Wednesday, May 22, 2024
Smartphone news

NCC to fine EMAG over uncertified phone imports

The RedMagic 8 Pro smartphones have not been certified by the NCC, and customers said it displayed ‘Taiwan, China,’ when calls were made

  • By Shelley Shan / Staff reporter

EMAG Technology could face a maximum fine of NT$1.2 million (US$39,056) for illegally importing an uncertified gaming smartphone into Taiwan, the National Communications Commission (NCC) said yesterday.

EMAG Technology, also known as MiClub, in March launched a fundraising plan on FlyingV — a Taipei-based fundraising platform — to import the RedMagic 8 Pro into the country.

A total of 1,022 people participated in the plan, which had accumulated more than NT$23 million.

Photo: Yang Mien-chieh, Taipei Times

The scheme last month came to the attention of the smartphone regulator after some gamers complained to local news media that they had yet to receive their orders.

Although some people received smartphones last week, they soon discovered that the smartphone would display the location as “Taiwan, China,” when a call was made or received.

The RedMagic 8 Pro has yet to be certified and verified as a safe radio frequency device, the commission yesterday said in a statement, adding that it would issue penalties according to the Telecommunications Management Act (電信管理法) after collecting evidence.

EMAG Technology could face a fine of up to NT$1 million for importing the gaming smartphone without securing approval from the NCC, the commission said.

It could face an additional fine of NT$200,000 for selling an uncertified and unverified smartphone, it added.

The fine would be finalized at the NCC commissioners’ meeting, it said.

NCC specialist Wang Chih-yuan (王智遠) told the Taipei Times that people can bring radio frequency devices into the country for personal use, but there is a limited number allowed per person and the device must have already been certified and verified by the NCC.

“From what we have seen so far, MiClub appeared to accept the funds from different individuals, import devices from overseas on their behalf and distribute devices to individuals who participated in the fundraising plan. In that case, they need to secure a permit for import first,” he said.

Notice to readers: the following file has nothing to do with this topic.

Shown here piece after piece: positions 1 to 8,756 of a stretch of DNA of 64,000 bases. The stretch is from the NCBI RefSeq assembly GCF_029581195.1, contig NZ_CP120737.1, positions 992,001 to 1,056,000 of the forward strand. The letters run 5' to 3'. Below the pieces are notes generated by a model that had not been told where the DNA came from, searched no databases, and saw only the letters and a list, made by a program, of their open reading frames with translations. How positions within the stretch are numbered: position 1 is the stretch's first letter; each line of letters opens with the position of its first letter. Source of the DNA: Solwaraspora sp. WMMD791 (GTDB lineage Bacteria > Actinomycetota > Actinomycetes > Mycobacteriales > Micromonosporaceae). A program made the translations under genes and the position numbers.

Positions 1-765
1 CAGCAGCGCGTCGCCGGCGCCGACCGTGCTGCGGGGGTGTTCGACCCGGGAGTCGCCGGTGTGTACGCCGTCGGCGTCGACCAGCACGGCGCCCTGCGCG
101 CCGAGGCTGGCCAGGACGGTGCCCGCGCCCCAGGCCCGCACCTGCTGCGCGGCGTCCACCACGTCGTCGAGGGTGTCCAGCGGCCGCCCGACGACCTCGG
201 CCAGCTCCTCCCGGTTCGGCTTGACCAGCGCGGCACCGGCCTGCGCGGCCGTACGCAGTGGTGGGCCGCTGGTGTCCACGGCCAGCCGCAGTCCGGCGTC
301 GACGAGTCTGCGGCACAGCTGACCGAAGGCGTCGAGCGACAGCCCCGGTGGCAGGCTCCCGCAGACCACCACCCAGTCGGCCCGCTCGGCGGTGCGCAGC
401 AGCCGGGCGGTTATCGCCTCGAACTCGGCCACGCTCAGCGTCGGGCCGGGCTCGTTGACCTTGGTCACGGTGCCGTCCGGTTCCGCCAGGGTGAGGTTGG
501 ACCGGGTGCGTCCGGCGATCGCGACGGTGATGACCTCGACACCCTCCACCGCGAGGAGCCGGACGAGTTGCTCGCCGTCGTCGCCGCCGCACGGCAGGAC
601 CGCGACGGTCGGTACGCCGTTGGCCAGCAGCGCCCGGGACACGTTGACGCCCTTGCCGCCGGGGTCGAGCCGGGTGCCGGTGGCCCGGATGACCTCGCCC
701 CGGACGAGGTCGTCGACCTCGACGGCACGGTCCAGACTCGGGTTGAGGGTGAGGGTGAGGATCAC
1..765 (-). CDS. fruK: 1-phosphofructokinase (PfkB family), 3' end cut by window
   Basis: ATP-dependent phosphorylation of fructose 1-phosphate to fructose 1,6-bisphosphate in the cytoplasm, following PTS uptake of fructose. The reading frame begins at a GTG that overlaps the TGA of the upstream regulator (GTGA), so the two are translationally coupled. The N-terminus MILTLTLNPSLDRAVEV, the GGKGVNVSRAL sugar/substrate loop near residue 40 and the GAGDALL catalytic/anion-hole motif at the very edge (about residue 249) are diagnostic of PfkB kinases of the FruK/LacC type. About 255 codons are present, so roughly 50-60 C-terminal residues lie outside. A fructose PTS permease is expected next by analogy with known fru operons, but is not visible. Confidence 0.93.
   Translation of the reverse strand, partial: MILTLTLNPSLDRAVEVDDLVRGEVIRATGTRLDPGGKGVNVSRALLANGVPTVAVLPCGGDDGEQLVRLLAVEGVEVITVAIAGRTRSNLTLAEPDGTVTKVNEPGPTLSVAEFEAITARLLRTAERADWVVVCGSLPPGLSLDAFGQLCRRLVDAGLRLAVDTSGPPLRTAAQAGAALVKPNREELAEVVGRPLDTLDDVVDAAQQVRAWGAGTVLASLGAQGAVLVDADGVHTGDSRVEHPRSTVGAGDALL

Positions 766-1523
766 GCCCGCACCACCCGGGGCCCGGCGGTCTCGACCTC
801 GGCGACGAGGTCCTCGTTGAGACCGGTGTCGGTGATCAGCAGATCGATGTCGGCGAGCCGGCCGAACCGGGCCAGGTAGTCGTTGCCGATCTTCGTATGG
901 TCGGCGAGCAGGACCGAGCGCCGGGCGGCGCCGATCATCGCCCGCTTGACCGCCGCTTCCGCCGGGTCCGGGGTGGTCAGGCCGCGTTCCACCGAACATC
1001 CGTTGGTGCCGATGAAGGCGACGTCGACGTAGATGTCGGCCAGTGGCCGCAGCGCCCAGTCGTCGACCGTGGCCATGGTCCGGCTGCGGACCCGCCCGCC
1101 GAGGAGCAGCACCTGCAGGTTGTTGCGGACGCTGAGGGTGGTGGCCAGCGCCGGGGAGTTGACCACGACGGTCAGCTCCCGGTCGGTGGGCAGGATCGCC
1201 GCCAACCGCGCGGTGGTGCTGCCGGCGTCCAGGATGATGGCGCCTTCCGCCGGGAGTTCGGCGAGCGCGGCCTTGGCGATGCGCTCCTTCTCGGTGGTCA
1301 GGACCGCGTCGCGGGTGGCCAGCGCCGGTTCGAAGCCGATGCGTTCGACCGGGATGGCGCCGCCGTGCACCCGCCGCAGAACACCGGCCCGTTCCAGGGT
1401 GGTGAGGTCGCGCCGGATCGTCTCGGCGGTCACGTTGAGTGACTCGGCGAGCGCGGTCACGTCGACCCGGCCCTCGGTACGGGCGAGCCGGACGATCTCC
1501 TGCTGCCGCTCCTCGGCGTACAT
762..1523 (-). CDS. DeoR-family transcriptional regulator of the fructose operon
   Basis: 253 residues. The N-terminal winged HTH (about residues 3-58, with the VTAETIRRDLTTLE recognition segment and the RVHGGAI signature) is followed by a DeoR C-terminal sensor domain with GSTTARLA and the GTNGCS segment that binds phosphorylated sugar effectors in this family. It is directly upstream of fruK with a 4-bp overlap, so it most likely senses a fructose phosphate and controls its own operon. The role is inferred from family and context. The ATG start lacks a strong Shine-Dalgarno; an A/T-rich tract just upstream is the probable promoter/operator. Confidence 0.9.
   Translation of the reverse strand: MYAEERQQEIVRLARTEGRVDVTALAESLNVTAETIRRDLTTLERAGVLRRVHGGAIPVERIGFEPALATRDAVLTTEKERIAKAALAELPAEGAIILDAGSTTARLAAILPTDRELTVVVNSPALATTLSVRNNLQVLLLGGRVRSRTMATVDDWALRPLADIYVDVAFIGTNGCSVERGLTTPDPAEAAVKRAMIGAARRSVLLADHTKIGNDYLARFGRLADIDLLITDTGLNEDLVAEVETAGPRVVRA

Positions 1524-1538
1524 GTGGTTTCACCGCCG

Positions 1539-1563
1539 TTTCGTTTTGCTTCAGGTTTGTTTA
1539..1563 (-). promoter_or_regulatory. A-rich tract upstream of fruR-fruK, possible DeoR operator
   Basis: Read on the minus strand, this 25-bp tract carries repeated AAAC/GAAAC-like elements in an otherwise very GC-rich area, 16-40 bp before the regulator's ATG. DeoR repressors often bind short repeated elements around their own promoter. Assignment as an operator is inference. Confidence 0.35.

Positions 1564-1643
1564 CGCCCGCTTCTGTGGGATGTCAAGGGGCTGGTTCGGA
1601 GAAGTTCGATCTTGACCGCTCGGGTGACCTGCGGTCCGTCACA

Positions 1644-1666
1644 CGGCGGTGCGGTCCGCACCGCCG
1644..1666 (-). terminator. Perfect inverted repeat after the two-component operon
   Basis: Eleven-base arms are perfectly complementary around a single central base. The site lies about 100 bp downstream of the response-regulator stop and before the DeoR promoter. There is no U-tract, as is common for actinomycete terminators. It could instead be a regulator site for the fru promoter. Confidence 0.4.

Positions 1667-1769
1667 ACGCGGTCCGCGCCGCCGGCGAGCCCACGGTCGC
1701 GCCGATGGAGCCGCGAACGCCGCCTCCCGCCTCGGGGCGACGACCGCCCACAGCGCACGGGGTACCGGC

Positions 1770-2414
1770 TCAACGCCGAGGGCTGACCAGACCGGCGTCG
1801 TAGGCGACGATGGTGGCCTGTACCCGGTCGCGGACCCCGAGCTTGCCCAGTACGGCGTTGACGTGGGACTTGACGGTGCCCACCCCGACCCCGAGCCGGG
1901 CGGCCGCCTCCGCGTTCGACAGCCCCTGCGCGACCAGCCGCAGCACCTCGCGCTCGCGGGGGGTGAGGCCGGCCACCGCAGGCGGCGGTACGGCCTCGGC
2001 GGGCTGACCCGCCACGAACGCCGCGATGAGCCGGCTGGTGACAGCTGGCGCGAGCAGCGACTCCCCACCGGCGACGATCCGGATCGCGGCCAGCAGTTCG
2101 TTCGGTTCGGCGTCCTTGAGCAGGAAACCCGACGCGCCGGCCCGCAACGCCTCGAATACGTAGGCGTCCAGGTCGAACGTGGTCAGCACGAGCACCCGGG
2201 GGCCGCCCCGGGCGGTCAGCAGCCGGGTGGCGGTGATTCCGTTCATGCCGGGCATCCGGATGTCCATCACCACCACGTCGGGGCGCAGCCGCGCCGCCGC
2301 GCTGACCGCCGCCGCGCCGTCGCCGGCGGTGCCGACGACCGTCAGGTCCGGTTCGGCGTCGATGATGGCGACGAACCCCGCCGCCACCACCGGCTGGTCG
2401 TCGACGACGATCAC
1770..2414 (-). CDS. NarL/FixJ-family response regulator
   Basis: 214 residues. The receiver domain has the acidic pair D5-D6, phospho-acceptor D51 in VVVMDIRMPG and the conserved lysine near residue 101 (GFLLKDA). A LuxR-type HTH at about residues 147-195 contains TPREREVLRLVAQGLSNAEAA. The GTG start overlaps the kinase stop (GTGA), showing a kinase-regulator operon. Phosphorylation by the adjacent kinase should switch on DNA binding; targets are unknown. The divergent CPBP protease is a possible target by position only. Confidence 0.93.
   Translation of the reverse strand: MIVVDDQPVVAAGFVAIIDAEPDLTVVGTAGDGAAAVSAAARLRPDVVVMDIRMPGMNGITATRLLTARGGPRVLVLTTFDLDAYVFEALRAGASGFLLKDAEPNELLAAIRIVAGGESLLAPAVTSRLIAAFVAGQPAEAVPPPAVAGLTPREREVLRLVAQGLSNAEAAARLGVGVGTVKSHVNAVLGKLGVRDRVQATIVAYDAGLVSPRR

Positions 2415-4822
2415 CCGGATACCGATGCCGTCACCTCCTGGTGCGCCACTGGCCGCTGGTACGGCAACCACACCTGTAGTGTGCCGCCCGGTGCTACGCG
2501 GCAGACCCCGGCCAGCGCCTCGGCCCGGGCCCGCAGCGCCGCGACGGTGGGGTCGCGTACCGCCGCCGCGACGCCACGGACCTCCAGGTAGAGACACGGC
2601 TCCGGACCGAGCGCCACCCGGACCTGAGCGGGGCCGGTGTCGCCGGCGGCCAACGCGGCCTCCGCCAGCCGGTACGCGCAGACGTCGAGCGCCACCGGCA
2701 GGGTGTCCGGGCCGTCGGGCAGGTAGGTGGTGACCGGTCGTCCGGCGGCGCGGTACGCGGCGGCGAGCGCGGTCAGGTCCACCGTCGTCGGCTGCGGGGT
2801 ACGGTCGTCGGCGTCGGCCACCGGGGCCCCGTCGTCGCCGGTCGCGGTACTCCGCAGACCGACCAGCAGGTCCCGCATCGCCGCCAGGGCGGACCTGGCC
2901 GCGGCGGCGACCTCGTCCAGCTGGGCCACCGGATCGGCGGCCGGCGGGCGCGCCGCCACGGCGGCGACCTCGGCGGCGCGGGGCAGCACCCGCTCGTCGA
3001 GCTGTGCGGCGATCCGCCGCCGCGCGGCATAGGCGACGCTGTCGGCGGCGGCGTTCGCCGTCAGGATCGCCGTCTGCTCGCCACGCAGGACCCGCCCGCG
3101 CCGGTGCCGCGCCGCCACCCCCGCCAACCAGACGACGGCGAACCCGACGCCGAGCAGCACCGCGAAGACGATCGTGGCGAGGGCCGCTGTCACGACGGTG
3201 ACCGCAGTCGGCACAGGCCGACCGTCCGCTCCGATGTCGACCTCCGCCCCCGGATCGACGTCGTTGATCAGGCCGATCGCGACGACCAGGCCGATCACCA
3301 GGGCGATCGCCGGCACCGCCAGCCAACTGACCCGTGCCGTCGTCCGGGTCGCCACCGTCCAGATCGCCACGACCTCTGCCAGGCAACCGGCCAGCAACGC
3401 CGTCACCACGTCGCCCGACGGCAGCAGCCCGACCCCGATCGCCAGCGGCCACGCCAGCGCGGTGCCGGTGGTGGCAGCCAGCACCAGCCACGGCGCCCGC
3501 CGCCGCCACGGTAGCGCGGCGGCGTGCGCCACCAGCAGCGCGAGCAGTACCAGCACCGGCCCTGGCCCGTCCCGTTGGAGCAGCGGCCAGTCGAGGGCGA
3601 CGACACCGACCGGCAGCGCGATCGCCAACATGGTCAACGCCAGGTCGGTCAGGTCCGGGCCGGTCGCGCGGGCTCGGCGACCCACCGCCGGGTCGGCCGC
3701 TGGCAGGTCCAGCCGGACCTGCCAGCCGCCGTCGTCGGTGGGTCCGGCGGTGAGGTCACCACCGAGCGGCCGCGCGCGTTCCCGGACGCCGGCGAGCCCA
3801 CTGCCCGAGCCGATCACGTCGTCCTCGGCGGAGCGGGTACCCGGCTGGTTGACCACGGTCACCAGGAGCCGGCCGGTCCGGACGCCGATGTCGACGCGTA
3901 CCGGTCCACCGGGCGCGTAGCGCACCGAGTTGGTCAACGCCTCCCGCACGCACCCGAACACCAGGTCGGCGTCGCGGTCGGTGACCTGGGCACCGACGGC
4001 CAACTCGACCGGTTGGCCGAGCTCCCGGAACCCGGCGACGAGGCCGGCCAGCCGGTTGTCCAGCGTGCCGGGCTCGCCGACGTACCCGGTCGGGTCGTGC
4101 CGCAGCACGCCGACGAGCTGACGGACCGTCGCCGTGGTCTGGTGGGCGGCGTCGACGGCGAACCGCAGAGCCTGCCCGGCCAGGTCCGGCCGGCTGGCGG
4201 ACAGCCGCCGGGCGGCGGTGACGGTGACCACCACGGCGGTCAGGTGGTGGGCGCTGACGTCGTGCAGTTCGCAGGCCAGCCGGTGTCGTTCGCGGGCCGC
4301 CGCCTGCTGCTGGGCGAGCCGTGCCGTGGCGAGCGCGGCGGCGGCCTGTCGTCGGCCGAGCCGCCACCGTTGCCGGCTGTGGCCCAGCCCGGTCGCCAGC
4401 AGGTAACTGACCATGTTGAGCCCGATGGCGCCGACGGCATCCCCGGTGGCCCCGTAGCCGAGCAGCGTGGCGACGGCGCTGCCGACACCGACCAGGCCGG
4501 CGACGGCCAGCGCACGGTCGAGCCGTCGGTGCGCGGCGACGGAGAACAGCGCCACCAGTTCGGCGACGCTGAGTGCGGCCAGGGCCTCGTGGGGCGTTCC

The NCC has yet to receive requests for certification and verification for the RedMagic 8 Pro from EMAG or other parties, he said.

Meanwhile, FlyingV is to be asked to take down any fundraising plan involving the sale of uncertified radio frequency devices, he said.

Should the RedMagic 8 Pro pass the certification and verification tests, the manufacturer or the agent would be asked to address the problem that the smartphone displays Taiwan as part of China, which is detrimental to national dignity, Wang said.

“Should the situation persist, we could abolish the certificate issued to them and ban the smartphone from being sold in Taiwan, as per the Regulations Governing Compliance Approval for Controlled Telecommunications Radio-Frequency Devices (電信管制射頻器材審驗管理辦法),” Wang said.

Using smartphones that are not certified by the NCC could affect the safety of other electronic appliances, disrupt radio waves, and generate concerns for personal data and cybersecurity breaches, the commission said, adding that consumers should ensure that the smartphones they purchase have been certified by the NCC.

The commission said it would coordinate with the Consumer Protection Committee and the Ministry of Digital Affairs to handle consumer disputes generated by the fundraising plans.

In 2019, Chinese smartphone manufacturer Huawei Inc was asked to stop sales of its P30, P30 Pro and Nova 5T smartphones in Taiwan after a system update led them to refer to the nation as “Taiwan, China,” rather than “Taiwan,” in the caller’s location and warranty areas.

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